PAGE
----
quinta-feira, fevereiro 16, 2006
BMS avança com licença voluntária para atazanavir
Bristol Myers Squibb announces voluntary licenses for atazanavir in India and South Africa
Bristol Myers Squibb announced today that it will grant voluntary licenses for manufacture of its new protease inhibitor atazanavir, sold in Europe and North America under the brand name Reyataz, to pharmaceutical companies in India and South Africa for sale in India and Africa.
The company will also provide technical know-how to its licensees, Emcure in India and Aspen Pharmacare in South Africa, to teach them how to make the protease inhibitor. Atazanavir is the second protease inhibitor to be offered for technology transfer.
In January Roche announced that it was prepared to transfer the technical know-how to make its protease inhibitor saquinavir to any pharmaceutical manufacturer in Africa that wanted to make the drug, and that it would not enforce its patent rights on saquinavir.
The move potentially broadens the choice of second-line treatments available in resource-limited settings, but atazanavir use may be limited by the lack of access to the boosting agent ritonavir, another protease inhibitor manufactured by Abbott Laboratories.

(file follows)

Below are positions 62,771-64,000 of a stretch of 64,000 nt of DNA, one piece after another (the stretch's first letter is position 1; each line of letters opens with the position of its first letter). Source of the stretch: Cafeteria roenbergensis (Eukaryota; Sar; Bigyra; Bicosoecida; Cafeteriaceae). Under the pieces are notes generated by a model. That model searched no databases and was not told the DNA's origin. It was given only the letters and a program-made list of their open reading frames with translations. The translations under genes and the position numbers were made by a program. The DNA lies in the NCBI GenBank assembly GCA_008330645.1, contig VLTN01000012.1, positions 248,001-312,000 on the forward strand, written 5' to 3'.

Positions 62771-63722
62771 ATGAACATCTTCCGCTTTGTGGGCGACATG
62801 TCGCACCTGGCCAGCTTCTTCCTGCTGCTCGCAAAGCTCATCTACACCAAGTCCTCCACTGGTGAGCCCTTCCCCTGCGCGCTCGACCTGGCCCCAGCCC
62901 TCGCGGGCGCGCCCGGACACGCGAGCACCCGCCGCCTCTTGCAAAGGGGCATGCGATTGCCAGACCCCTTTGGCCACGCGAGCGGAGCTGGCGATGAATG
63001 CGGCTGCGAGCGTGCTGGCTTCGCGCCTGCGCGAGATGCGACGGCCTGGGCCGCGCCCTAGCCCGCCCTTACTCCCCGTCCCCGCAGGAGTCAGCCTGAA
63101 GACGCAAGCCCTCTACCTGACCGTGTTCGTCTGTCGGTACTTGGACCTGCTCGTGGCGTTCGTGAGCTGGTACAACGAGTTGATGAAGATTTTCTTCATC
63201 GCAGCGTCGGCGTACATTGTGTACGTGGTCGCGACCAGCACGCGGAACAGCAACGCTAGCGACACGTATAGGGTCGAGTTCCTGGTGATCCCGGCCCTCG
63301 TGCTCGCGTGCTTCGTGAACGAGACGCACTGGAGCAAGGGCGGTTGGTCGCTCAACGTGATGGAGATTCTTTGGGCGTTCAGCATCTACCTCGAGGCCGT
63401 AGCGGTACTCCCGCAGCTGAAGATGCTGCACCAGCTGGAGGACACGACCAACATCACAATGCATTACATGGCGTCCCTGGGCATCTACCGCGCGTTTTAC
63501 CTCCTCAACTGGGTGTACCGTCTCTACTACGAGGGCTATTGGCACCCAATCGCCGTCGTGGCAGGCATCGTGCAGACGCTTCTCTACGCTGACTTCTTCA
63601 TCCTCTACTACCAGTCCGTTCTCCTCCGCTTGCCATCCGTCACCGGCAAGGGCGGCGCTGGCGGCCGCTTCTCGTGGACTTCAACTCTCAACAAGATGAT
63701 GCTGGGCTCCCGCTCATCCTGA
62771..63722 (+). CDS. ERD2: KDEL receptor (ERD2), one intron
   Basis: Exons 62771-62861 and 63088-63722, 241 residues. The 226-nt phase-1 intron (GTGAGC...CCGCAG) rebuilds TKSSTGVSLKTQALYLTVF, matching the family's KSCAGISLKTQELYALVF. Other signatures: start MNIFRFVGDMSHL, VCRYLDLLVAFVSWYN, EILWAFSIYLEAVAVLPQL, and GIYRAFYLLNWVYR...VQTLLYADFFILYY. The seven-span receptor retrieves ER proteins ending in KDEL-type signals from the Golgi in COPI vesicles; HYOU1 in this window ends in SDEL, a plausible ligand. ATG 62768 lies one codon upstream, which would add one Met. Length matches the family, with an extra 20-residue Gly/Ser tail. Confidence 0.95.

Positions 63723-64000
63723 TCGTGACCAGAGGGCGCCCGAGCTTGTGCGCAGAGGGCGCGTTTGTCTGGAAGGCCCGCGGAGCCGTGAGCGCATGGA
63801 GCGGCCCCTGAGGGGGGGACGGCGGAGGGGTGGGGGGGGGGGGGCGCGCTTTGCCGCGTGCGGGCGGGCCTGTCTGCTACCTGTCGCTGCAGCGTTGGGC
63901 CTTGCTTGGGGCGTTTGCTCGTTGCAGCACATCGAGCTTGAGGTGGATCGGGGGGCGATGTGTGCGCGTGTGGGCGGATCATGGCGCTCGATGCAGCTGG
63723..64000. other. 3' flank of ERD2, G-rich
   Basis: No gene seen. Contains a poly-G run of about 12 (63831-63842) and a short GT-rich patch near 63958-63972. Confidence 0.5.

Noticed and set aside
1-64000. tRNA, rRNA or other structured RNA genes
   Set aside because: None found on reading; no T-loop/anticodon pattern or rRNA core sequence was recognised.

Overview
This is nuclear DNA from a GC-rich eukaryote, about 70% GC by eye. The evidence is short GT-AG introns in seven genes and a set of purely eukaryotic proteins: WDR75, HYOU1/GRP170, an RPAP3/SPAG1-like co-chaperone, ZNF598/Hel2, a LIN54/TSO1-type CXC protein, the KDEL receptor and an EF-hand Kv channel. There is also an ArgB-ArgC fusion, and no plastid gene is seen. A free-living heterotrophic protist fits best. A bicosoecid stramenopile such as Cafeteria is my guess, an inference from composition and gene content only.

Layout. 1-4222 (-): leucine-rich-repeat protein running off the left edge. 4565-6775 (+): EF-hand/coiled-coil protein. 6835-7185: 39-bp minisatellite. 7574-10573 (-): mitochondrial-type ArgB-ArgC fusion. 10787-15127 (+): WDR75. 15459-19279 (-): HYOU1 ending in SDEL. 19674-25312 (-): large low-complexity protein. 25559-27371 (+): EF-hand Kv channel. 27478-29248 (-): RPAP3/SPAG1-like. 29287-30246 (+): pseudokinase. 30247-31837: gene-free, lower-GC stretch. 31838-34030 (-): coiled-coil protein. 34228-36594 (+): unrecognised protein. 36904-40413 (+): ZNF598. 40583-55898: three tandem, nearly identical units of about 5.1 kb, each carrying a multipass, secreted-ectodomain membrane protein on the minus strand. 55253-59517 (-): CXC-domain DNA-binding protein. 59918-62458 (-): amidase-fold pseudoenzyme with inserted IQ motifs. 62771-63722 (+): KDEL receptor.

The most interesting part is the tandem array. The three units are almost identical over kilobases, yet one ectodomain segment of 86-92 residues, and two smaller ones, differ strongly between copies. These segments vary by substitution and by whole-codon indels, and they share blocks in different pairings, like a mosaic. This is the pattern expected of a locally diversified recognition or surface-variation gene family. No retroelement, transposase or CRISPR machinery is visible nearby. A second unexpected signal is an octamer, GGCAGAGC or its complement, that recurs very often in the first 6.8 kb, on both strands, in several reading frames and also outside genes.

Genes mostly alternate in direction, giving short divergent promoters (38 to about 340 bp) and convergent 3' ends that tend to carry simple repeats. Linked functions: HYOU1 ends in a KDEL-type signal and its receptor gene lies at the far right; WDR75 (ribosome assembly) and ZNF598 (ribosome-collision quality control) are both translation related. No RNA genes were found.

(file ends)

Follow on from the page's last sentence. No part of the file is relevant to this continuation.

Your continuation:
In Europe atazanavir is only licensed for use in treatment-experienced patients when boosted by ritonavir, but ritonavir is vulnerable to high temperatures and should not be stored outside a refrigerator for more than a few days in a hot climate. Although Abbott Laboratories has developed a heat stable tablet version of its own boosted protease inhibitor Kaletra (lopinavir/ritonavir), it has still to develop a heat stable version of ritonavir.
The heat stable version of Kaletra remains unlicensed outside the United States, and Medecins Sans Frontieres (MSF) last week called on Abbott Laboratories to move quickly to register the new version in all countries eligible to receive the drug at the no-profit access price of approximately $500 a year.
MSF also called on Abbott Laboratories to cut the price of Kaletra through its access programme, arguing that the reduction in pill burden from six to four pills per day justified a reduction in price to approximately $333 a year.